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"The Stars Down to Earth: Selected by Andrew Hunt"
2006-06-24 until 2006-07-22
Bow Arts Trust and Nunnery Gallery
UK United Kingdom
This year’s annual Bow Arts Trust exhibition, which opens to the public at East London’s Nunnery Gallery in Bow on Saturday June 24, has been selected by curator and art writer Andrew Hunt. The show, entitled ‘The Stars Down to Earth’, features the work of seventeen artists picked from amongst over ninety members of the Bow Arts Trust, and will run for one month, closing on July 22. The exhibition includes diverse elements, from video documentation and sculpture to formal painting. The title of the show is taken from a collection of essays by Theodor Adorno, and was initially sparked by two separate works. The first of these, Remaking the Planetarium, is a large domed structure made of doors and other reclaimed material by Alan Bond. This will dominate the largest of the Nunnery’s three galleries. The second work by Daniel Lehan consists of a number of framed pages from the artist’s personal diary. Each page contains an entry by Lehan along with a corresponding astrological prediction from a national newspaper.
Around half of the artists present work in the form of installation, mixed media, sculpture or video. These include Giles Corby’s Floor piece Underworld, Brignell and Raimes’ DVD footage of inner and outer space, Maslen and Mehra’s lightbox showing a photograph of a mirrored figure in a Death Valley landscape, Susannah Hewlett’s absurdly theatrical video works and Danny Pockets’ posters featuring blue plastic bags caught in trees.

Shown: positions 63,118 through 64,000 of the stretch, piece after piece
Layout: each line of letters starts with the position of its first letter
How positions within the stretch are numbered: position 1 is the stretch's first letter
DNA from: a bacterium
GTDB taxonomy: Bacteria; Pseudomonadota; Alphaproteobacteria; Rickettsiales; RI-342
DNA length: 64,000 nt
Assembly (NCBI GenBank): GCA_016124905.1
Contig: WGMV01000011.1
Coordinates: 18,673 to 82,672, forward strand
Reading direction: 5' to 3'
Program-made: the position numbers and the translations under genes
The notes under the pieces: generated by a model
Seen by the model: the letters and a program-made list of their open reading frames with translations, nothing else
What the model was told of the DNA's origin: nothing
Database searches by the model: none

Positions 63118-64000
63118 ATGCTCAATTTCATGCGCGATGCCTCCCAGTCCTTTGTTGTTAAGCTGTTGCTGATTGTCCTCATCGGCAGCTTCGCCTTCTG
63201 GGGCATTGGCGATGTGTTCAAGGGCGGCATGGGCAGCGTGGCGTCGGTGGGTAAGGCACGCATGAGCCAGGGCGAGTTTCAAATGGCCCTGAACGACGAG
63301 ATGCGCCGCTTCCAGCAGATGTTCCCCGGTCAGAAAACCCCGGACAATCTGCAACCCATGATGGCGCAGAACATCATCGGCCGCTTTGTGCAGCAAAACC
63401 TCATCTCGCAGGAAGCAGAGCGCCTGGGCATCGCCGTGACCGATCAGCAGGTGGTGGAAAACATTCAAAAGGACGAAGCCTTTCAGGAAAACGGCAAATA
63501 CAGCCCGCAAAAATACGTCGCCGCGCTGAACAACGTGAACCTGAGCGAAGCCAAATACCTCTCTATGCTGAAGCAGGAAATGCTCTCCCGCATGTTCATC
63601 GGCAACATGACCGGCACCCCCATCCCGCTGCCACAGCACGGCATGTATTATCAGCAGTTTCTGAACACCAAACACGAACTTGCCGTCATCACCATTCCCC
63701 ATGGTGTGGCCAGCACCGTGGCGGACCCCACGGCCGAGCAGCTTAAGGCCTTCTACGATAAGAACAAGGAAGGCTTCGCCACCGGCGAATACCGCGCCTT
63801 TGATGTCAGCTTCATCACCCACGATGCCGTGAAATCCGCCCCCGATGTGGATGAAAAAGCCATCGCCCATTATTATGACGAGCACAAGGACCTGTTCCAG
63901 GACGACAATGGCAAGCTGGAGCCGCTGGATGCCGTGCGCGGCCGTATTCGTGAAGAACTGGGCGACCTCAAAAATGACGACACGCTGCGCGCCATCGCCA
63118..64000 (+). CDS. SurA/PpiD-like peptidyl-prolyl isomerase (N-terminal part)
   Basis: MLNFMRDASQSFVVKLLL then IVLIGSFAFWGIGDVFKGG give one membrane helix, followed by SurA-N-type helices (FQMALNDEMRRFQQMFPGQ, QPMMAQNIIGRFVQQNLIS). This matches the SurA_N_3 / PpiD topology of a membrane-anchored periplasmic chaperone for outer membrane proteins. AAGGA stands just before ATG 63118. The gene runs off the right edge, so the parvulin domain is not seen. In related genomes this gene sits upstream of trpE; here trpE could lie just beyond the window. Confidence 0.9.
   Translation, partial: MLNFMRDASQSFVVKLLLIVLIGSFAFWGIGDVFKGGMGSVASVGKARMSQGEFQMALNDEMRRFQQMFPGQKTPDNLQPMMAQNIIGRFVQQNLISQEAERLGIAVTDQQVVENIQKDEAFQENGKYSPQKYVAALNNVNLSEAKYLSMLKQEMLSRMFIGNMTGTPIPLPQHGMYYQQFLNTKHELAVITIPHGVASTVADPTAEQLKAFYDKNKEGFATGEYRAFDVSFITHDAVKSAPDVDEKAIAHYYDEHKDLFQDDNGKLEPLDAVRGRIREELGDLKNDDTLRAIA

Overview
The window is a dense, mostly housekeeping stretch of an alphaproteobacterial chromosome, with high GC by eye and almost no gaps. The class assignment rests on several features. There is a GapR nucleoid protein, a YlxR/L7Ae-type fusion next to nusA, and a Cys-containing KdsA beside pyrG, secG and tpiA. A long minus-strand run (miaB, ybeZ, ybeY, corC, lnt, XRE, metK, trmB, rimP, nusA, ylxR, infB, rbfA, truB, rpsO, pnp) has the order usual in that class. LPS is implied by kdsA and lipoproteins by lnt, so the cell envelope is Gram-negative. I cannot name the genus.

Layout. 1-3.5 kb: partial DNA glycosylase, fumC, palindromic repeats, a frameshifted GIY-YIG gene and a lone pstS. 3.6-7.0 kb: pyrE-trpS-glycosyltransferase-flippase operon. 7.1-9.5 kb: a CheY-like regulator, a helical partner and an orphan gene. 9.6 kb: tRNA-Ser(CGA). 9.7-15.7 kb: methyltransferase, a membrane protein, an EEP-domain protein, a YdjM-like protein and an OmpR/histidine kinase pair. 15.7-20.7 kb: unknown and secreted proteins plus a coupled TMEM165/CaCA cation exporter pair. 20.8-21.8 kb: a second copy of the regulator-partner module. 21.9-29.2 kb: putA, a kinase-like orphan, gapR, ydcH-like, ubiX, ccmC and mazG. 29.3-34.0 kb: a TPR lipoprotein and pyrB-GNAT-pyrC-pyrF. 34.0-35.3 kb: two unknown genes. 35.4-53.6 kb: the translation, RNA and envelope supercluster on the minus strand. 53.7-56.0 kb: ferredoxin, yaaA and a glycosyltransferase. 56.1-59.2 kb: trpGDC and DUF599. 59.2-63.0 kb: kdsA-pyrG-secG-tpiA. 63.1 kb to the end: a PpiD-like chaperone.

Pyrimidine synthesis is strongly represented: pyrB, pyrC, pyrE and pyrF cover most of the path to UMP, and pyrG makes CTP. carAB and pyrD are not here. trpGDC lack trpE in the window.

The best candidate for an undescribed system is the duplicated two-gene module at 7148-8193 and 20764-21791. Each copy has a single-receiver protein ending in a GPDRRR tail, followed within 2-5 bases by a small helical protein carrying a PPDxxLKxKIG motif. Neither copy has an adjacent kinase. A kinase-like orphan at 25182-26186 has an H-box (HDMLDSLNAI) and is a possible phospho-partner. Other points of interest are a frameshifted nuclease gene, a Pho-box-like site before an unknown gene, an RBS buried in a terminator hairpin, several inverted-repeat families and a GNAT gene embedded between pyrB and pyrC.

The other half of the artists are painters. Amongst these is Gordon Cheung, who shows dystopic images of buildings and architecture painted onto a ground of newspaper. Another painter, Dawn Shorten has produced a small series of cloud formations that convey a feeling of suspended reality. Also showing smaller scale paintings are David Saunders, Mandy Hudson, and Robin Dixon, while some large abstract works are presented by Ruth Solomons, Deborah Crofts and Tomoya Yamaguchi, whose repeated motif of white concentric circles on a black ground somehow indicates a cosmic or spiritual concern.
‘It was a real pleasure to select this year’s exhibition’ said Andrew Hunt. ‘And I was very lucky in that a large number of the artists offered up work for the exhibition. If there is a creative side needed in the selector’s role it is the ability to recognise links between works and to allow these qualities to be brought out of their own accord, rather than projecting any existing set of theoretical or formal criteria onto the situation.’
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